Sunday, January 31, 2016

The Barber's Tale

"This is ridiculous!" I said, peering down at the mess in front of me.

"I'd help it if I could - I'm very sorry."

"It's no matter - it's why I'm here. Just a bit overwhelmed."

I thought about my early days. I didn't lead an exciting life generally. My village took care of me and I took care of the village. Like most artisans, I had a small garden and a few chickens and goats, but for the most part I plied my skill for food. My scissors were always sharp, my knives at the ready. I usually had a couple leeches on hand for good measure.

As with any story, this all changed.

He was a young boy - one of dozens, he let me know - and he had a summons in his hand. Not that that did much good - neither of us could read it - but I knew the seal well enough. My services were needed by the King.

Was he sick? Why would he summon every barber in the kingdom? My mind filled with questions and possible scenarios - perhaps it was a new tax, perhaps a great tragedy had befallen the guild leaders, maybe there is a new technique we are all to learn, maybe we will have secret instructions to carry out that our fellow townspeople must be unaware of.

The week-long journey passed fairly quickly - no bandits, no surprises. I met up with a few merchants and some other similarly confused barbers along the way - our group numbered about twenty as we got to the castle. Well, the village around the castle anyway. We were all welcomed and the dozen or so merchants went to ply their wares. The eight barbers went to the castle, where we were informed that we could either find lodgings in the town or camp on the castle grounds for free as we waited for a competition of sorts to start that Monday.  I chose to camp.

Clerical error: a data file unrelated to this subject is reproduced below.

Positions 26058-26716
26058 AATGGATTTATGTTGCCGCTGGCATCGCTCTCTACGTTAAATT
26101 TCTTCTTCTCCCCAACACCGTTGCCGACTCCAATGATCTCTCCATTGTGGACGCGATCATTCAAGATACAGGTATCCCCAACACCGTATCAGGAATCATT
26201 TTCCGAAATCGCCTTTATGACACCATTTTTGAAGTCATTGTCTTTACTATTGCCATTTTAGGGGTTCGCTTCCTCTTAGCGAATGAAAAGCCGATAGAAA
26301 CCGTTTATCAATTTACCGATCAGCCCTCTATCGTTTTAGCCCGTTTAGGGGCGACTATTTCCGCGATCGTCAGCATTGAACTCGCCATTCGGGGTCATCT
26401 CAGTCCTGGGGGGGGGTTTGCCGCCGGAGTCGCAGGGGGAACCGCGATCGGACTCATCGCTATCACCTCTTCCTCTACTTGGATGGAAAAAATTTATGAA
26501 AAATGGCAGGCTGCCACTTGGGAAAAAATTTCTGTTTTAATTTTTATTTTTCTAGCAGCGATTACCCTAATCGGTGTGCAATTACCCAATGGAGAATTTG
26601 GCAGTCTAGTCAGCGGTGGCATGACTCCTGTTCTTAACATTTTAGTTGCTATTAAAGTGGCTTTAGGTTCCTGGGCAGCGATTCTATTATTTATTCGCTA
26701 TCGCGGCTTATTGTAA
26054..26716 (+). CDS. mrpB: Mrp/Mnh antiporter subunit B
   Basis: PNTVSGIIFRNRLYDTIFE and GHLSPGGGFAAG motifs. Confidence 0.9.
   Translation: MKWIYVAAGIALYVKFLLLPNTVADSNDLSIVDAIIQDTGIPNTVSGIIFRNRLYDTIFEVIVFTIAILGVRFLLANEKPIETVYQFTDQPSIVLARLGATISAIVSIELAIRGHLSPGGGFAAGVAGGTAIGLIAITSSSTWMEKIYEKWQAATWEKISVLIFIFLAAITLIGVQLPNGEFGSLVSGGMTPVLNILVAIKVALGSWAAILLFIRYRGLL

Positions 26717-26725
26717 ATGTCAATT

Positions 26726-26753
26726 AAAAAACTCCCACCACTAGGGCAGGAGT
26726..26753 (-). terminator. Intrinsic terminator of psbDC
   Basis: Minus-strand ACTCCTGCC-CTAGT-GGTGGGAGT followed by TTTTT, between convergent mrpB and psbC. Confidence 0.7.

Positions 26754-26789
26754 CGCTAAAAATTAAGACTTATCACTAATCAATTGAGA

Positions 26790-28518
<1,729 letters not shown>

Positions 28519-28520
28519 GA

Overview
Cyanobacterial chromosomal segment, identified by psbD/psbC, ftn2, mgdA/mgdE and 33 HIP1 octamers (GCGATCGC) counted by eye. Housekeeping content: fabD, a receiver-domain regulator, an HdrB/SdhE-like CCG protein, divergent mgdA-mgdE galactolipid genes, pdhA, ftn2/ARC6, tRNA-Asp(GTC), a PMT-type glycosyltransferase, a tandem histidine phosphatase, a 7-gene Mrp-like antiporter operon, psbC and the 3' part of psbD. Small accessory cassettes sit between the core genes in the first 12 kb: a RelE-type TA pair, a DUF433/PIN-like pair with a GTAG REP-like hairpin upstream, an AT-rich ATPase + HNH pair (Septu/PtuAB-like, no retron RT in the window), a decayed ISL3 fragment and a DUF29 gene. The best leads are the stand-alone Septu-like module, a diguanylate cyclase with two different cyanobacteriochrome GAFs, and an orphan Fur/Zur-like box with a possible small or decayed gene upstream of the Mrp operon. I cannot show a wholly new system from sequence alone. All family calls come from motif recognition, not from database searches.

Monday rolled around and the courtyard filled with barber, sheep, and courtiers. Our task was to cut the hair off the sheep, keeping it intact and keeping the sheep looking okay - this wasn't a sheering contest, it was a hair cutting exercise. We all got to work - scores of barbers with dozens of judges circulating to keep us under constant evaluation. Our sheep were labeled and led away, and we were brought new sheep as soon as we finished. It was a miserable ten hours of work, but we got through it, having been promised a banquet with all the mutton we could eat.

I had finished, taken a nap, and went to the banquet. We were all well fed and lubricated when the fanfare began. It was certainly a regal affair - definitely the most pomp that I'd ever seen up to that point. The king came to address us all and informed us that he was sorry to have put us through all those troubles. He wanted to pick the best among us to serve as the royal barbers - a contingent of three to five of us to serve officially. I didn't question why he needed so many, but I should have.

He read the list and some came forward. Others felt that they could not accept due to their commitments in their home villages. My name was called and I thought for quite a bit about my choice. As you have guessed, I stayed.

Over the intervening years I've become embittered. While the benefits are good and the lifestyle quite amenable, the work is hard. I had to cut the Queen's hair every other day, her children came in twice a week. If they didn't it would be an unmanageable mess.

I am Sisyphus and they are my stone.

I snapped back to the the task at hand.

"Alright, my lady, you're all set," I said, fanning out her bib.

"Thank you - you're back on Tuesday, correct?"

"Yes - I'll see you then. Be well my queen."

"For the millionth time, I'm still a farmer's daughter. Call me Rapunzel."

[written on Jan/Feb 2015]

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